Canadians Seek Wider Investment Choices

Terry Flanagan

Canadian investors deserve a wider range of choices when seeking investment advice, according to a leading Canadian investment expert.

“In the last ten years, the banks have gotten stronger,” Som Seif, CEO and founder of Purpose Investments, a Toronto-based investment management company with about $1 billion in assets under management, told Markets Media. “Distribution is very aligned with the manufacturing part of the market, with the banks the largest manufacturers of product. Independent investment managers have been, for the most part, getting hurt because of that. It is definitely a challenge and one where the makeup of the model of the market, which is compensation structures and the regulatory environment have made it difficult for them to compete.”

Purpose Investments was founded on the principle of making high-quality investment options accessible to everyday Canadians, or “the democratization of the investment industry.” Seif does not believe financial companies should charge high fees just because they can, but should instead be focused on giving all Canadians access to a range of investment strategies that have previously been out of their reach.

Prior to launching Purpose Investments, Seif was president and CEO of Claymore, which over its seven years of operation grew to $8 billion in assets and established itself as a Canadian leader in bringing exchange-traded funds to investors through its family of 34 ETFs across broad asset classes. Claymore was sold to BlackRock in 2012. Prior to Claymore, Seif was an investment banker at RBC Capital Markets, where helped to develop the structured products group.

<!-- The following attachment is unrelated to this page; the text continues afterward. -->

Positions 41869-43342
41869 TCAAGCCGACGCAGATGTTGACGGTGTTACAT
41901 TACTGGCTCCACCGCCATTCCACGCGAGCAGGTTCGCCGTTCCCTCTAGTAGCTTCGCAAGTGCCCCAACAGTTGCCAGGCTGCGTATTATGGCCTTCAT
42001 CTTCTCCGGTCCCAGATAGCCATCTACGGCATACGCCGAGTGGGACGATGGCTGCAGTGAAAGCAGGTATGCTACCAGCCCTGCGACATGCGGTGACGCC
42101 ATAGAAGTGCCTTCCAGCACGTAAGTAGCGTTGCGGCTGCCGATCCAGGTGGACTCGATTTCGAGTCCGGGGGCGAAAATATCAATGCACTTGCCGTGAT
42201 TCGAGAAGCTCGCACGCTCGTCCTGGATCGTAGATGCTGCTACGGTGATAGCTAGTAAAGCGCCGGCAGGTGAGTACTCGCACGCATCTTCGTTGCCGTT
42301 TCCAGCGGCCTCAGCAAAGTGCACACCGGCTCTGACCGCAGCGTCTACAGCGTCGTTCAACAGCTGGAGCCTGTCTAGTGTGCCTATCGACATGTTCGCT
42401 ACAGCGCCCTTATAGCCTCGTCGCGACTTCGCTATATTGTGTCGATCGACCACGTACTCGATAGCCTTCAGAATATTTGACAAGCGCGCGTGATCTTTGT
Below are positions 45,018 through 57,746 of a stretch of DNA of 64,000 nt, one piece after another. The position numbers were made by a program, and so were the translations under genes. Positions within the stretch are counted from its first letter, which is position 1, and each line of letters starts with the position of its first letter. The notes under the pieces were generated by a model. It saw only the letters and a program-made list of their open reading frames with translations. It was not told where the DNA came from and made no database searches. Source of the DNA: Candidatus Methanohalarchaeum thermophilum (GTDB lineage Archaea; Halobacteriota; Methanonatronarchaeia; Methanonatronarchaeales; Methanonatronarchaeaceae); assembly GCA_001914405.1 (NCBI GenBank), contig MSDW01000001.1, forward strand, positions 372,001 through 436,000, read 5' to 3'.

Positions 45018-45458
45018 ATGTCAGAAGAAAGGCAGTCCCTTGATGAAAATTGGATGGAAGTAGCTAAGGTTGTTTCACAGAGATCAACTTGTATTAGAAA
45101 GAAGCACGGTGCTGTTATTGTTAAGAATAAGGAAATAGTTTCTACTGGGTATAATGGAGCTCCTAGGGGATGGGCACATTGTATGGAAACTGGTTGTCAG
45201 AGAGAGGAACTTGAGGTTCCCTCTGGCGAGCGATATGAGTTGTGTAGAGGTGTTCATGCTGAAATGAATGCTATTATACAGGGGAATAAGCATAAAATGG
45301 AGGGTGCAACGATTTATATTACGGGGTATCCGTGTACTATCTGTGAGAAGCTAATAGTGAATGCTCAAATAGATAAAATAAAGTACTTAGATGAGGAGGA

“I started Claymore when I was 28-years-old and sold it when I was 35, and along the way grew it to one of the fastest growing firms in Canada,” he said. “I’m a guy that believes that you can do some really neat things if you put your head to it.”

Seif is a big believer in the ETF delivery model as a way for people to access investment strategies. Most ETFs are passively-managed, but there is a growing trend toward actively-managed ETFs, he noted.

Investor habits, a focus on lower fees, and the movement toward indexing in general favor the ETF model. “ETFs are going to be an extremely important part of the market and continue to grow,” Seif said. “The advisors themselves are restructuring towards more discretionary portfolio management as opposed to just stock picking. All these things are driving the ETF industry.”

The Canadian economy is a biased toward a few key sectors, specifically energy and financial services. “For the most part, it’s a really great economic environment,” said Seif. “It’s a little under undiversified economically.”

Canadian investors tend to have a home bias when choosing investments, but because the Canadian economy is highly concentrated, this can create diversification issues.

“In Canada, the challenge is that our market represents about 4% of the global market cap of all global markets,” Seif said. “If you have a home bias in Canada, which, of course people do, it absolutely will mean that your portfolio is undiversified. It’s a challenge that we have to get over.”

Purpose Investments has been “pushing individuals to think beyond the Canadian marketplace,” Seif said. “We think that the US market and international markets represent really interesting opportunities for Canadian investors. There’s always a concern with currencies, especially the volatility of the Canadian dollar. People are very afraid to invest sometimes in other jurisdictions.”

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